Sharon Yaari – a future for photography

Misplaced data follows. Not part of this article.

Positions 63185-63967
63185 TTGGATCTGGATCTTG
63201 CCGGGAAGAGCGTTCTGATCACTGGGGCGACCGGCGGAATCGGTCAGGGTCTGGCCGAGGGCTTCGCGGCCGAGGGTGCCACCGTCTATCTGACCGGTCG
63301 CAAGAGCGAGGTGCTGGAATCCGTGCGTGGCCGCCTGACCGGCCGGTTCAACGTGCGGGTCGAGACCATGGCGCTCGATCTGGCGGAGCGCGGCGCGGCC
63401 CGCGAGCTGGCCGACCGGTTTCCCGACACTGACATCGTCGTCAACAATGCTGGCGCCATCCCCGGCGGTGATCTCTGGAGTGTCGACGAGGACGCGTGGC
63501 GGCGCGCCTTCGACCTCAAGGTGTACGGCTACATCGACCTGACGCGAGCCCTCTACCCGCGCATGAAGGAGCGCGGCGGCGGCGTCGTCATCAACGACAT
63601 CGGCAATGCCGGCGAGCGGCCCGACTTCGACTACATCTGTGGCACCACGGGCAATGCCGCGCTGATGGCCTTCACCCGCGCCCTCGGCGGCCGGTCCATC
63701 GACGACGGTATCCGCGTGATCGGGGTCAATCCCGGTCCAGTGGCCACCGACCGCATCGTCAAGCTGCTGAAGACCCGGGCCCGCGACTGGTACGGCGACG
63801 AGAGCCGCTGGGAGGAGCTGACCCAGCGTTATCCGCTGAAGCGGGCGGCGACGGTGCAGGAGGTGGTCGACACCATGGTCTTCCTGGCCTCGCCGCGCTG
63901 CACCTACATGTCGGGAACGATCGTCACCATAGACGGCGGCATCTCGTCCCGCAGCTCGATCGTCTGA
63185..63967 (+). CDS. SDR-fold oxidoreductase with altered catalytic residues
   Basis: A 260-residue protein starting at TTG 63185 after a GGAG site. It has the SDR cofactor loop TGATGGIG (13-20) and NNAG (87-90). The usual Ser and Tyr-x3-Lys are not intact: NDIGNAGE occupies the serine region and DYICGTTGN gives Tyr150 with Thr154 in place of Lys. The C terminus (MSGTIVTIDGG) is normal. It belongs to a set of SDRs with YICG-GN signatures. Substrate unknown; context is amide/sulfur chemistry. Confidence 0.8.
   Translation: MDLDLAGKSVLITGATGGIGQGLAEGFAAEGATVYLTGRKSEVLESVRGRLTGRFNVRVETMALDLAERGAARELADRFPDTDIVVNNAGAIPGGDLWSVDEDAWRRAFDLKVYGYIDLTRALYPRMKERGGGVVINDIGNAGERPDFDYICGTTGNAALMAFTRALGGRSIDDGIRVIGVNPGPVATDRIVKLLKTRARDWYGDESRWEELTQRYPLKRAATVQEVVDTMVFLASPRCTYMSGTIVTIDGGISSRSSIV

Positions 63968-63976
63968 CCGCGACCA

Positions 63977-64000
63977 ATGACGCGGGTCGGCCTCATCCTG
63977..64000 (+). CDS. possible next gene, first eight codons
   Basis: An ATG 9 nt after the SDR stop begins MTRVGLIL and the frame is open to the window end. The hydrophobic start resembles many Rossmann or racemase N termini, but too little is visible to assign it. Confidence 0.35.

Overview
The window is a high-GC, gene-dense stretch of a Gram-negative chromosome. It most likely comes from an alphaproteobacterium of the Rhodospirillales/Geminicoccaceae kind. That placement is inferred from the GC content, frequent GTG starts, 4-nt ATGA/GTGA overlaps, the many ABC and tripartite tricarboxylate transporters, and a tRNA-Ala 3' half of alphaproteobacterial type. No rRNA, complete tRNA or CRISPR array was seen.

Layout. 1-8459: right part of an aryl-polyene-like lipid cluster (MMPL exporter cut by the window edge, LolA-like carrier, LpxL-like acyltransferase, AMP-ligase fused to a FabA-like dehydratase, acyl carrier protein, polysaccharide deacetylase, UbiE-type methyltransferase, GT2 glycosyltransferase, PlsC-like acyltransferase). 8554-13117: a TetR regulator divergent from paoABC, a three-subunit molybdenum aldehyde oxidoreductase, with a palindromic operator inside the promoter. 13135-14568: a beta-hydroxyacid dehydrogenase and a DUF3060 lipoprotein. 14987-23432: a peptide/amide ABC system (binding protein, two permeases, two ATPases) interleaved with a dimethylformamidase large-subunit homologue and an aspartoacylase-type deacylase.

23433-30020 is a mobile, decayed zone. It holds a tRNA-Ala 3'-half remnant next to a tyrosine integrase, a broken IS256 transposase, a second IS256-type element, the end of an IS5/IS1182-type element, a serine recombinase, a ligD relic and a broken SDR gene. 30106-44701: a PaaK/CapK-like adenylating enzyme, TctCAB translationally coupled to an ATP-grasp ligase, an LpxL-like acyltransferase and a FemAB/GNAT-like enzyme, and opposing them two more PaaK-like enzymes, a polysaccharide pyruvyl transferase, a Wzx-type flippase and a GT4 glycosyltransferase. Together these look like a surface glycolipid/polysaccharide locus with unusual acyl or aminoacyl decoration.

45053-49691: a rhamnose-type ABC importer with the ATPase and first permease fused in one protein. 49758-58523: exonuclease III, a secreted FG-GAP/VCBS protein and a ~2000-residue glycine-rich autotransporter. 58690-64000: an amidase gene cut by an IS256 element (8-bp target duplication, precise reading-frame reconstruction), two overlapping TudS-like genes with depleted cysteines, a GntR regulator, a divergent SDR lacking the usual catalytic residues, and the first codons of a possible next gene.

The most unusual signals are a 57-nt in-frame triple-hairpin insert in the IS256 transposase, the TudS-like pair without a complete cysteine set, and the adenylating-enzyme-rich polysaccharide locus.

I met an amazing photographer in Tel Aviv last week – Sharon Yaari. It felt like he had a good idea about where photography should go next, something few people seem to have much of an idea of. He is making these large-scale black and white photographs of Israeli subjects, which are both unexpected and contain a reverberating symbolism. Like a picnic table with Hebrew writing crushed under and old tree – what a Momento Mori! Or prefab-apartment blocks in a severe, almost military brutalist modernism style, but locked down in an irresistibly elegant photographic composition. So it’s like a post-large-format colour photography return to traditional Black and White photography. There’s spoonfuls of Joel Sternfeld in his hypnotic portraits and narrative-filled panoramas. But his work is really like the best symbolic Jeff Walls – like the pots of paint, or ‘The crooked Path’ – the ones that aren’t staged, but which find a symbolism embedded in a real scene. It wasn’t all black and white, and there was a series of colour photographs of places where grass is cultivated (and then removed) in Israel which is about the Israeli/Zionist myth about ‘Making the desert bloom.’ There’s another amazing set of photographs of dust from explosions wafting through the city. It’s all very clever. The tired formulas of photography of the past twenty years – typologies, big colour pictures, empty architectural interiors etc – are avoided. TYaari deserves a solo show in Europe somewhere. People need to see this stuff.